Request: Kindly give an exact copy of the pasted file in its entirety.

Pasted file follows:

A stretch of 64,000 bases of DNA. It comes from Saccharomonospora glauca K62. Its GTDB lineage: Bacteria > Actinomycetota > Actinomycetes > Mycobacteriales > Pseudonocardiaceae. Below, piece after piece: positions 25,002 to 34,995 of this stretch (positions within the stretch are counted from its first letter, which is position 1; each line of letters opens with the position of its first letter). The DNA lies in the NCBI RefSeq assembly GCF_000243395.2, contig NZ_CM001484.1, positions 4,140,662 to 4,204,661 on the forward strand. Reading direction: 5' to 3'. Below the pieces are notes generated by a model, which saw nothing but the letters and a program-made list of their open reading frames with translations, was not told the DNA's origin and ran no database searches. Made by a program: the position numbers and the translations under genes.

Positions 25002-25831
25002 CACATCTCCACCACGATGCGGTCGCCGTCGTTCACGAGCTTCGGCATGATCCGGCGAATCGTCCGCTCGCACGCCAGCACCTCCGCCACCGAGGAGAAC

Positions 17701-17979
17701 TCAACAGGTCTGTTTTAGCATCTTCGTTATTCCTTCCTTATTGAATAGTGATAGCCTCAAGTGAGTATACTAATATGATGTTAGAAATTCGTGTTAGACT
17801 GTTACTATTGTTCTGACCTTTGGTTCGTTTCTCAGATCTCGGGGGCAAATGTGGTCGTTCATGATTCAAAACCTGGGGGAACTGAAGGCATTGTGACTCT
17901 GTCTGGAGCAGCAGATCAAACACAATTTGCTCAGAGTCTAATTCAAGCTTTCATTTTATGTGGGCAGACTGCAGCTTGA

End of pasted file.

A stretch of 64,000 bases of DNA. It comes from Saccharomonospora glauca K62. Its GTDB lineage: Bacteria > Actinomycetota > Actinomycetes > Mycobacteriales > Pseudonocardiaceae. Below, piece after piece: positions 25,002 to 34,995 of this stretch (positions within the stretch are counted from its first letter, which is position 1; each line of letters opens with the position of its first letter). The DNA lies in the NCBI RefSeq assembly GCF_000243395.2, contig NZ_CM001484.1, positions 4,140,662 to 4,204,661 on the forward strand. Reading direction: 5' to 3'. Below the pieces are notes generated by a model, which saw nothing but the letters and a program-made list of their open reading frames with translations, was not told the DNA's origin and ran no database searches. Made by a program: the position numbers and the translations under genes.

Positions 25002-25831
25002 CACATCTCCACCACGATGCGGTCGCCGTCGTTCACGAGCTTCGGCATGATCCGGCGAATCGTCCGCTCGCACGCCAGCACCTCCGCCACCGAGGAGAAC

Positions 17701-17979
17701 TCAACAGGTCTGTTTTAGCATCTTCGTTATTCCTTCCTTATTGAATAGTGATAGCCTCAAGTGAGTATACTAATATGATGTTAGAAATTCGTGTTAGACT
17801 GTTACTATTGTTCTGACCTTTGGTTCGTTTCTCAGATCTCGGGGGCAAATGTGGTCGTTCATGATTCAAAACCTGGGGGAACTGAAGGCATTGTGACTCT
17901 GTCTGGAGCAGCAGATCAAACACAATTTGCTCAGAGTCTAATTCAAGCTTTCATTTTATGTGGGCAGACTGCAGCTTGA